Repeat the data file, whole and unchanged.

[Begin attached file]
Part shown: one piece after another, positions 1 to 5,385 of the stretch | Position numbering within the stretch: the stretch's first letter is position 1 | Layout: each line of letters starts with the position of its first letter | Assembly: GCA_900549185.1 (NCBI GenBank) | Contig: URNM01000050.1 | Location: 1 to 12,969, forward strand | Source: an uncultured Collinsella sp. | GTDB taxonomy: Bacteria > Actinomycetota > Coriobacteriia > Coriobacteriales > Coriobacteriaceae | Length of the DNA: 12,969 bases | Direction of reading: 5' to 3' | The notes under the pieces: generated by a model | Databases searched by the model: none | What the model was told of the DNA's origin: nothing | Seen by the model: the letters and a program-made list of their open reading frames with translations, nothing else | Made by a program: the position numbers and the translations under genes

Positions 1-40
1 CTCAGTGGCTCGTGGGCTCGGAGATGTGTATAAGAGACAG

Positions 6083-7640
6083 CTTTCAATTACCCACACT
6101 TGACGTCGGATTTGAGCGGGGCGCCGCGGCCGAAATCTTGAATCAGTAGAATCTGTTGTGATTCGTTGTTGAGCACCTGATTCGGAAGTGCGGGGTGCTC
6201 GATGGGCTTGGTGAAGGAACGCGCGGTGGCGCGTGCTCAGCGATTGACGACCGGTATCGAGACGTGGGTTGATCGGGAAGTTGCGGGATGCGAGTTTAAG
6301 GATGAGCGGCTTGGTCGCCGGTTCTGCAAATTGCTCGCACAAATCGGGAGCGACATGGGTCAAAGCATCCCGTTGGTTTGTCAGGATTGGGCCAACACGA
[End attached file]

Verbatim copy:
Part shown: one piece after another, positions 1 to 5,385 of the stretch | Position numbering within the stretch: the stretch's first letter is position 1 | Layout: each line of letters starts with the position of its first letter | Assembly: GCA_900549185.1 (NCBI GenBank) | Contig: URNM01000050.1 | Location: 1 to 12,969, forward strand | Source: an uncultured Collinsella sp. | GTDB taxonomy: Bacteria > Actinomycetota > Coriobacteriia > Coriobacteriales > Coriobacteriaceae | Length of the DNA: 12,969 bases | Direction of reading: 5' to 3' | The notes under the pieces: generated by a model | Databases searched by the model: none | What the model was told of the DNA's origin: nothing | Seen by the model: the letters and a program-made list of their open reading frames with translations, nothing else | Made by a program: the position numbers and the translations under genes

Positions 1-40
1 CTCAGTGGCTCGTGGGCTCGGAGATGTGTATAAGAGACAG

Positions 6083-7640
6083 CTTTCAATTACCCACACT
6101 TGACGTCGGATTTGAGCGGGGCGCCGCGGCCGAAATCTTGAATCAGTAGAATCTGTTGTGATTCGTTGTTGAGCACCTGATTCGGAAGTGCGGGGTGCTC
6201 GATGGGCTTGGTGAAGGAACGCGCGGTGGCGCGTGCTCAGCGATTGACGACCGGTATCGAGACGTGGGTTGATCGGGAAGTTGCGGGATGCGAGTTTAAG
6301 GATGAGCGGCTTGGTCGCCGGTTCTGCAAATTGCTCGCACAAATCGGGAGCGACATGGGTCAAAGCATCCCGTTGGTTTGTCAGGATTGGGCCAACACGA